How Was Your Day … Lifelong Republican Voting for Bernie?
WHY YOU SHOULD CARE
Because sometimes, it’s OK to talk to strangers.
By Nick Fouriezos
In this occasional series, OZY takes to streets and neighborhoods across the globe to ask a simple question: “How was your day?”
Maryland farmer at a Bernie Sanders rally in Philadelphia
It’s been amazing. One of the Bernie supporters saw my sign and handed me a “Black Men for Bernie” shirt. We gave each other a big hug. What surprised me was the sheer volume of people. I recently changed my party from Republican, so I could vote for Bernie in the primary on Tuesday.
I was 18 in 1984 and voted for Ronald Reagan. During the ’84 election, Reagan had this notion that he referred to as a “Big Tent.” He wanted the party to be inclusive of everyone. In 1988, and again in ’92, I voted for George H.W. Bush. I liked him very much. At the time, I worked in communications for the Republican Party of Delaware. I also voted for George Bush No. 2 in his first election against Gore, but I did not vote for him the second time around.
I saw myself as a Republican because I was — and to a large degree still am — in favor of lower taxes, wanting to see the government play less of a role in people’s lives. There are a lot of reasons where I thought the party was better for the country. But I remember going to an event in which Barbara Bush spoke, in 1992, and she said something … I can’t remember exactly … but it caused me some concern. It led me to believe that the party was steering in the direction of catering to the interests of the wealthy.
The party has gone in a different direction than I’d like to see it go in.
In the past 15 years or so, though, I’ve been very involved in environmental issues. I’m the executive director of the Queen Anne’s Conservation Society, which protects our county against overdevelopment. I also own a lavender farm, which my wife and I bought in 2001. We don’t use any pesticides or herbicides. We raise bees. We have a pollinator meadow and pretty much everything is self-sustaining.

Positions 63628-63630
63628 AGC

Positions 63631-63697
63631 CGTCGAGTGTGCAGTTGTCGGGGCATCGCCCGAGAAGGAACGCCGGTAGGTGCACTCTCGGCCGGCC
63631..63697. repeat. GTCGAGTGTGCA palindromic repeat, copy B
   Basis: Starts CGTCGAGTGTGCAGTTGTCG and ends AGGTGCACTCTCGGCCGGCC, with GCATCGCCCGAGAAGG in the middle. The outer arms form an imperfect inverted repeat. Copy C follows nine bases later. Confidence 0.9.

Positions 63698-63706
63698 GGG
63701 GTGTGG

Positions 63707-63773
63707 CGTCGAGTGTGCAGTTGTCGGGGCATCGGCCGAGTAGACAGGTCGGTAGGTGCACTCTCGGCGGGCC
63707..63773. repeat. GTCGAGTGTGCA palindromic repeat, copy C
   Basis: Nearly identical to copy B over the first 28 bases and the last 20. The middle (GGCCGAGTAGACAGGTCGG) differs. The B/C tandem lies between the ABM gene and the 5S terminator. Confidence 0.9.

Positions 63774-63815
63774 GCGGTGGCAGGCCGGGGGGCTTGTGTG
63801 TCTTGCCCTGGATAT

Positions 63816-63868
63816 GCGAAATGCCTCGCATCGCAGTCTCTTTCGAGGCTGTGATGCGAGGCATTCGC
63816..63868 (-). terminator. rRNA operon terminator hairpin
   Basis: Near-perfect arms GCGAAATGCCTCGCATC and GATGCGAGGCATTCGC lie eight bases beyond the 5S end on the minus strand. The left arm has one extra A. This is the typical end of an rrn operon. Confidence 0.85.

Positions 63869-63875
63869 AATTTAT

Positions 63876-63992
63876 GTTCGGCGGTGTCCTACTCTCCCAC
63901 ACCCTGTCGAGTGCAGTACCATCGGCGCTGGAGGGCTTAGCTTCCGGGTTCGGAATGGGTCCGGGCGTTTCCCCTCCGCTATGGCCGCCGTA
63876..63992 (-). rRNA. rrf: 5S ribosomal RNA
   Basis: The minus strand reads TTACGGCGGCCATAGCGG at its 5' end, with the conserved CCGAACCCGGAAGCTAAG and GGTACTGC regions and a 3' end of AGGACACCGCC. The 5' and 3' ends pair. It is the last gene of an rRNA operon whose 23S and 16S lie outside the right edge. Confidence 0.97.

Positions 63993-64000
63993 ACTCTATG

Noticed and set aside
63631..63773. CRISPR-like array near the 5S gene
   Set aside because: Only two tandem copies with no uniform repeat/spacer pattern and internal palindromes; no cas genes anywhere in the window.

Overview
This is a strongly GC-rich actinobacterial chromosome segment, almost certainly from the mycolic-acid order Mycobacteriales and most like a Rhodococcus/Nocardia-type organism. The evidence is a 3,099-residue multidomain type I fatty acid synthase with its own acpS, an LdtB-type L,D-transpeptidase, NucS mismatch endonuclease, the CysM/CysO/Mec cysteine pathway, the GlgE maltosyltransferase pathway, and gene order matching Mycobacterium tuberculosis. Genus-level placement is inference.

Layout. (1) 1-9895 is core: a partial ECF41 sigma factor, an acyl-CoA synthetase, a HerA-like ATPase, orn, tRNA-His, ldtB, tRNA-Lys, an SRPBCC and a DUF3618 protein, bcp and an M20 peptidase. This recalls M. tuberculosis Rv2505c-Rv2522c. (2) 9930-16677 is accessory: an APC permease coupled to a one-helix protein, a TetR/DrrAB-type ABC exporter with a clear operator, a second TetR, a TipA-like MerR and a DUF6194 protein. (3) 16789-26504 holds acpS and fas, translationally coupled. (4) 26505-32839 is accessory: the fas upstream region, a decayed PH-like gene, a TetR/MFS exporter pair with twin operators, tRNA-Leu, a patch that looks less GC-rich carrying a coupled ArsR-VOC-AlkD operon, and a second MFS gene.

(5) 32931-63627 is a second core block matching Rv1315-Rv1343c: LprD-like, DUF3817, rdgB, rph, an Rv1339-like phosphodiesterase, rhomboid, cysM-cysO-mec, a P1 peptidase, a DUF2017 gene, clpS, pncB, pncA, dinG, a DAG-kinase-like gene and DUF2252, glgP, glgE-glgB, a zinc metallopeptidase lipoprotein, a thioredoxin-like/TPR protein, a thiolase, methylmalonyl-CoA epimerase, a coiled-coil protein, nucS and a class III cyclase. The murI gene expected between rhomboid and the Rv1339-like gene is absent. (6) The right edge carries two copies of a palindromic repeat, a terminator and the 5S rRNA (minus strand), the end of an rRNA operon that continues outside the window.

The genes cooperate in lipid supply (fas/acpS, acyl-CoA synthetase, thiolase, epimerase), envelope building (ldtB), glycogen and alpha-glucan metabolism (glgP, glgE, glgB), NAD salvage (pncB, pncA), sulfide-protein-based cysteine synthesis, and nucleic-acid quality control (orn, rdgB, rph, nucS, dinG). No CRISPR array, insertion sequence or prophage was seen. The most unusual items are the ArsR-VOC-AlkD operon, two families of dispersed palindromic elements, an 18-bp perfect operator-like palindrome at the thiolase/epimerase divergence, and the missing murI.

Environmental issues are nonpartisan — they affect everyone. We all need clean water, clean air and good food. It seems like more and more of the Republican Party is steering away from that. Which is unfortunate, because if you go into history, it was Teddy Roosevelt who established the National Parks Service; Richard Nixon who established the Environmental Protection Agency; Eisenhower, who went out of his way to protect and preserve areas, rather than develop them. The party has gone in a different direction than I’d like to see it go in. Where I grew up, farms are being substituted for housing developments, and it’s the Republicans pushing a lot of this development. They were sacrificing the environment for economic reasons, not realizing that they were also destroying an entire economy by destroying farmland.
I just see this as a pendulum. There hasn’t been this kind of energy since 1980 or 1984.There was a time in the ’60s, under Lyndon B. Johnson, that we did a lot to help everybody. It was a much fairer system then. I look at what the Republican Party has done, and for all the bellyaching about giving poor people free stuff, well, what have we been giving rich people? They get subsidies for their businesses that no one else gets. The system is geared to assist wealthy people much more than poor people. The pendulum has swung in a way that we are favoring the super wealthy and companies in ways we really shouldn’t be. I think what Sanders is doing is letting the pendulum swing back.
In my view, the candidate that young people are supporting is the one you want to support: It’s their future. The older generations have had their shot.